Domestic Poverty

St. Benedict Health and Healing Ministry

February 23, 2016
Domestic Poverty

St. Benedict Health and Healing Ministry has very specific goals, the chief of which is, naturally, to heal those who are ill in body, mind and spirit. An institution and Jubilee Ministry of the Diocese of Colorado, St. Benedict’s is a point of access to healthcare for underserved and unserved populations in Boulder County.

The story of the founding of St. Benedict Health and Healing is important to its continued success—and it centers on a single person: the Reverend Sally Bowersox, a priest, registered nurse, and the founder/executive director of the ministry. Having practiced skillfully as a nurse for years, she received a call to the priesthood in 1998. As her discernment process evolved, Bowersox felt that parochial ministry was not part of her calling—rather, in consultation with a pastoral theology professor, she found that her calling involved both health and faith. Having opened herself up to God’s use, she began thinking of ways to integrate the two. Because she had always been on the front lines of nursing, she was ready to get her hands dirty. As she progressed through seminary, her guiding image took shape: Carrying a black bag of health care items and working on the streets.

After graduating, Mtr. Bowersox accepted a call at Our Merciful Savior Episcopal Church in Denver. There, among a predominantly Hispanic population, she found her congregation had a shortage of access to health care. The seeds of ministry were planted as the parish formed a blood pressure clinic in the church basement.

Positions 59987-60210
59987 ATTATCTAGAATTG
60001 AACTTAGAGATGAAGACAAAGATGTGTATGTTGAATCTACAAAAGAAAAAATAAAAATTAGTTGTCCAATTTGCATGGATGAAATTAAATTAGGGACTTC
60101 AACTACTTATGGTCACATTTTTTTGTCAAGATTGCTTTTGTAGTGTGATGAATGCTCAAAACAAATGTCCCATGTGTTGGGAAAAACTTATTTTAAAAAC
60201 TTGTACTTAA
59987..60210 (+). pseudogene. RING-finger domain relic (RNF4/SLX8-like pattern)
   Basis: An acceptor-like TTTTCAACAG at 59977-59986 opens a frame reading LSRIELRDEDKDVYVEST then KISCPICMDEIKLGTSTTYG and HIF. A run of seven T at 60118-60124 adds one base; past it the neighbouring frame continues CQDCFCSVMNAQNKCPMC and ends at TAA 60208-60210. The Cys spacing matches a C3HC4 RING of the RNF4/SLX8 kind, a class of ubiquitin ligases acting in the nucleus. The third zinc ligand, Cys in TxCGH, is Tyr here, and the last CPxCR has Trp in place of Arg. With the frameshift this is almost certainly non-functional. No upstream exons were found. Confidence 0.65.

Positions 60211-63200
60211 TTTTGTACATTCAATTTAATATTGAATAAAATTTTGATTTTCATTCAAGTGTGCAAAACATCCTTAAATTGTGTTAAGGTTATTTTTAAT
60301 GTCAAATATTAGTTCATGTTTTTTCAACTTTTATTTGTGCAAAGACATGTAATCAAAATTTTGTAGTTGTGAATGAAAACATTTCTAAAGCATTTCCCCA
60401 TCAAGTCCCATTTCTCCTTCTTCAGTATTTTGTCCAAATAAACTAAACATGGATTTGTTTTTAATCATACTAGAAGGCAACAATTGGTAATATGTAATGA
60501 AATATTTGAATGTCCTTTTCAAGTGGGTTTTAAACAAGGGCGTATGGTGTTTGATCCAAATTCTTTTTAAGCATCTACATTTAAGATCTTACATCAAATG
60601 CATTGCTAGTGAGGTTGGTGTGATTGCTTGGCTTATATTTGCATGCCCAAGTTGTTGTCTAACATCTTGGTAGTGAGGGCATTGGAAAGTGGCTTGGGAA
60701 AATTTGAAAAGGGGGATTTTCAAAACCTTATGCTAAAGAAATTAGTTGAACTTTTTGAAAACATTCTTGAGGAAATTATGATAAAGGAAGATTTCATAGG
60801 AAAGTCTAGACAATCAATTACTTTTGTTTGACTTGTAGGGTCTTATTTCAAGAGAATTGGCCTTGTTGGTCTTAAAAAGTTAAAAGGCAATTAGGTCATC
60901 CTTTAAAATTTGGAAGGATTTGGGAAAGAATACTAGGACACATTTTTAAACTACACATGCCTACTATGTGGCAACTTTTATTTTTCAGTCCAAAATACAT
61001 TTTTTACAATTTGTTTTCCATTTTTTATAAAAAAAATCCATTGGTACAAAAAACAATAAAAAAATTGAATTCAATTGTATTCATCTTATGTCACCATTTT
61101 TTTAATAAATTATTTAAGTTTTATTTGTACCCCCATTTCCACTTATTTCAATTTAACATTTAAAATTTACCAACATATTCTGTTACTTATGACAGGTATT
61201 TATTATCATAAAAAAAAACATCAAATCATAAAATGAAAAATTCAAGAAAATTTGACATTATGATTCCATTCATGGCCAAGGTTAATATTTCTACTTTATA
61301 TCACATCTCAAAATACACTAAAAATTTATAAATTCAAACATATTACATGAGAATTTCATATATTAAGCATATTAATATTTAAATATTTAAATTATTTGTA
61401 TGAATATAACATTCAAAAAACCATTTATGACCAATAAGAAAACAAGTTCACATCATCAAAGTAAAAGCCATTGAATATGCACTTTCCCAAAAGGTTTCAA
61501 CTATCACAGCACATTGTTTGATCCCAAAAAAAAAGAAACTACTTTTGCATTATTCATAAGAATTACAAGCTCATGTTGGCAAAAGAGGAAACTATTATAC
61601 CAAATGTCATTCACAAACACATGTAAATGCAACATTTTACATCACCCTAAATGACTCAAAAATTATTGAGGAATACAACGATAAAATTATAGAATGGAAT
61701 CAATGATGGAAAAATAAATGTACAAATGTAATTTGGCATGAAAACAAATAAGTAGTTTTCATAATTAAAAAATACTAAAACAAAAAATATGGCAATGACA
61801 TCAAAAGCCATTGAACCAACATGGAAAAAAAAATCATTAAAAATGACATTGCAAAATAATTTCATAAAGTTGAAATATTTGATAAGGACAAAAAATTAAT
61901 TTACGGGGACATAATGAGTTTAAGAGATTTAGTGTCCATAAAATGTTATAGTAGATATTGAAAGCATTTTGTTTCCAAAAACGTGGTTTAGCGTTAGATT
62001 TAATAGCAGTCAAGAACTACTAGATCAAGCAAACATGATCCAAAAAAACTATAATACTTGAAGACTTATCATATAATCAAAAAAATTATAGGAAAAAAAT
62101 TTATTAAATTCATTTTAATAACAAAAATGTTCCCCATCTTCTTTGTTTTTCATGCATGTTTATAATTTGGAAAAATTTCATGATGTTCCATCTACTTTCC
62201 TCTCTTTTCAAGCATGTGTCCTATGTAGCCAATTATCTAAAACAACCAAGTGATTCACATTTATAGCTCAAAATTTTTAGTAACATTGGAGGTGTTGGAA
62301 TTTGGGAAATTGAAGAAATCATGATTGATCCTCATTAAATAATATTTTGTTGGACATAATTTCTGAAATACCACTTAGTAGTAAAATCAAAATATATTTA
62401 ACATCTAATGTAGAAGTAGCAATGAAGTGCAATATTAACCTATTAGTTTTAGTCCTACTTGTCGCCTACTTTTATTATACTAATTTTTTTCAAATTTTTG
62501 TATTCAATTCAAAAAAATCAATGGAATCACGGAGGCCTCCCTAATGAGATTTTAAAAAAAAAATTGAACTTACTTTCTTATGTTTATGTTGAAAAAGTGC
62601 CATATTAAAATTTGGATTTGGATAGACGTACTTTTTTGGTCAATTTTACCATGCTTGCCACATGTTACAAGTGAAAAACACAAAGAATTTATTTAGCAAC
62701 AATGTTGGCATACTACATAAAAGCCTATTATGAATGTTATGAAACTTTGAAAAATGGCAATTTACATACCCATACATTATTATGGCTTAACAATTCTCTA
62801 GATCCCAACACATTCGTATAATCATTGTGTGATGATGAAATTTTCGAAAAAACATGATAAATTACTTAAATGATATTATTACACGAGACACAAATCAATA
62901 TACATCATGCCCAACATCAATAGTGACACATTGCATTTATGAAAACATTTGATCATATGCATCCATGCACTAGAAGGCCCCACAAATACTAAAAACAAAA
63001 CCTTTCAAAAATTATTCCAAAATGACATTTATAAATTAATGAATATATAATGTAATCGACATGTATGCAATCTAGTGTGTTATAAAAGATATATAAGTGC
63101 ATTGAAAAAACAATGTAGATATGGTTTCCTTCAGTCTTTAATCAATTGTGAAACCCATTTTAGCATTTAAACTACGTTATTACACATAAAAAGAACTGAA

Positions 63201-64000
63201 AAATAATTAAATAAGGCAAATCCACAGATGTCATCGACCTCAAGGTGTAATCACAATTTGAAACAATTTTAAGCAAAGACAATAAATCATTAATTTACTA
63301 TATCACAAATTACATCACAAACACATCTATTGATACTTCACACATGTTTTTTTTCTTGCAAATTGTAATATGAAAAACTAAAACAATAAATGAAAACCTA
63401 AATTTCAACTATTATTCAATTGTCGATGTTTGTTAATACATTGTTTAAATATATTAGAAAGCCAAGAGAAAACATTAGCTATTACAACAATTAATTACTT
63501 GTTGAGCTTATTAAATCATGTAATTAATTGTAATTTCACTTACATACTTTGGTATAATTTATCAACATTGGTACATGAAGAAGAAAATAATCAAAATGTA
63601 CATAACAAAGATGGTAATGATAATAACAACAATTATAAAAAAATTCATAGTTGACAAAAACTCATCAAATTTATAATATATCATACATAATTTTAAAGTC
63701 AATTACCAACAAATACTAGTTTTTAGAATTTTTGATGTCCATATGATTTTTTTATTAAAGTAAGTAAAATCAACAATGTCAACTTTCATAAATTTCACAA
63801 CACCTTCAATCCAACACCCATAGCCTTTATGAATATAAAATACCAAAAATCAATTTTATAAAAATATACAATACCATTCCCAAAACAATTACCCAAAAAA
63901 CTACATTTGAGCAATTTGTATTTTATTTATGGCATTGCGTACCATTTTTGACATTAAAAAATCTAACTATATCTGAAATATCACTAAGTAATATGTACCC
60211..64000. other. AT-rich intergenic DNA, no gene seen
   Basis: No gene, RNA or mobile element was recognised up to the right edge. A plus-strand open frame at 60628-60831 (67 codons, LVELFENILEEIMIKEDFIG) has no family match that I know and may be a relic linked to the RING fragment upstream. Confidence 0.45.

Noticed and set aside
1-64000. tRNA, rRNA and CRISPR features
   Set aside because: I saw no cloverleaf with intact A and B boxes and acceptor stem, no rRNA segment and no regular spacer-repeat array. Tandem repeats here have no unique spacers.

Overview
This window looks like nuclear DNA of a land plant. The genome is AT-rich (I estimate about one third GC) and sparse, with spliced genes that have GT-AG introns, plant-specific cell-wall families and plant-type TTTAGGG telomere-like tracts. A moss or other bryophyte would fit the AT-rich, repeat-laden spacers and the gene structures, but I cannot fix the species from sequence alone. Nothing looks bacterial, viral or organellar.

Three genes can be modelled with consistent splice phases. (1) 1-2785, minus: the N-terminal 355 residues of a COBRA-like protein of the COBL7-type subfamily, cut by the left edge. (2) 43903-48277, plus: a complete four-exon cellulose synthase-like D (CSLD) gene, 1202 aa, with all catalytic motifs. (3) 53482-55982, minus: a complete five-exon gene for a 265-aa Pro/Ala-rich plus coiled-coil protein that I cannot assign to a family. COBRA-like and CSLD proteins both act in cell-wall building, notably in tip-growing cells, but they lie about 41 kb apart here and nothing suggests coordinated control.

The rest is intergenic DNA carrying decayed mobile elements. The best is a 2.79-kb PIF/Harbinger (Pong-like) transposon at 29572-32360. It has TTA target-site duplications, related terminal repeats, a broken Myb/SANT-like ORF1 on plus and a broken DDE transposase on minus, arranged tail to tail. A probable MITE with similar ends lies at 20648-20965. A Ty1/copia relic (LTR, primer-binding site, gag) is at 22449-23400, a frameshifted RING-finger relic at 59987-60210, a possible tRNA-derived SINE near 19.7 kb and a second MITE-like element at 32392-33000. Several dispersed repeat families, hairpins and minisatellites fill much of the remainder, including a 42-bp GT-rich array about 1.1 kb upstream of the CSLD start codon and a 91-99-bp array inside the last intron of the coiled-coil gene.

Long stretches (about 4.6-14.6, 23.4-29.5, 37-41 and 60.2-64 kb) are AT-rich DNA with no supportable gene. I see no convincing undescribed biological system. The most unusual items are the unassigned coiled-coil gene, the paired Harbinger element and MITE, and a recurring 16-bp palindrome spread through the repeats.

By 2003, the ministry had taken on a life of its own outside Our Merciful Savior. What started as a ministry to homeless men had expanded to serve homeless women. And then youth. And then the elderly. And then anyone who came, across the board. While one patient was be homeless by choice, or mentally ill, another had lost their home and assets in a divorce, and only recently come to find themselves disadvantaged.

Since 2003, St. Benedict Health and Healing Ministry has increased in volunteers, mission area and treatments. Offering services at no cost to the patient, the ministry is committed to being a faith-based voice that is non-denominational in outreach. They have 25 active volunteer healthcare professionals, including physicians, RNs and paramedics, as well as a cadre of non-healthcare professionals. In 2013, they provided 6000 medical services—a lofty amount, already surpassed; between January and October 2014, the ministry had served 7200 needs in their community. The need and desire to branch out and offer guidance to new ministries is strong, showing the depth of their commitment to the cause.

The values Mtr. Bowersox espouses are simultaneously modest and inspirational. Her mission, as she explains it, is to see the face of Christ in all of the patients. She finds listening to patients more important, in some regards, than giving a blood pressure check or a diabetic finger-stick–since many clients long for an understanding ear and calm face. Also integral are relationships based on dignity and compassion, between volunteers, patients, and the director.

Last year, St. Benedict Health and Healing Ministry saw a man whose vision had become impaired to the point of blindness. While their particular ministry did not have the resources on hand to treat the man, they partnered with five other Colorado non-profit agencies, as well as an exceptionally generous ophthalmologist. As in Christ’s fulfillment of Isaiah’s prophecy, the ministry had come to restore sight to the blind.

The Rev. Melanie Mullen

Director of Reconciliation, Justice and Creation Care

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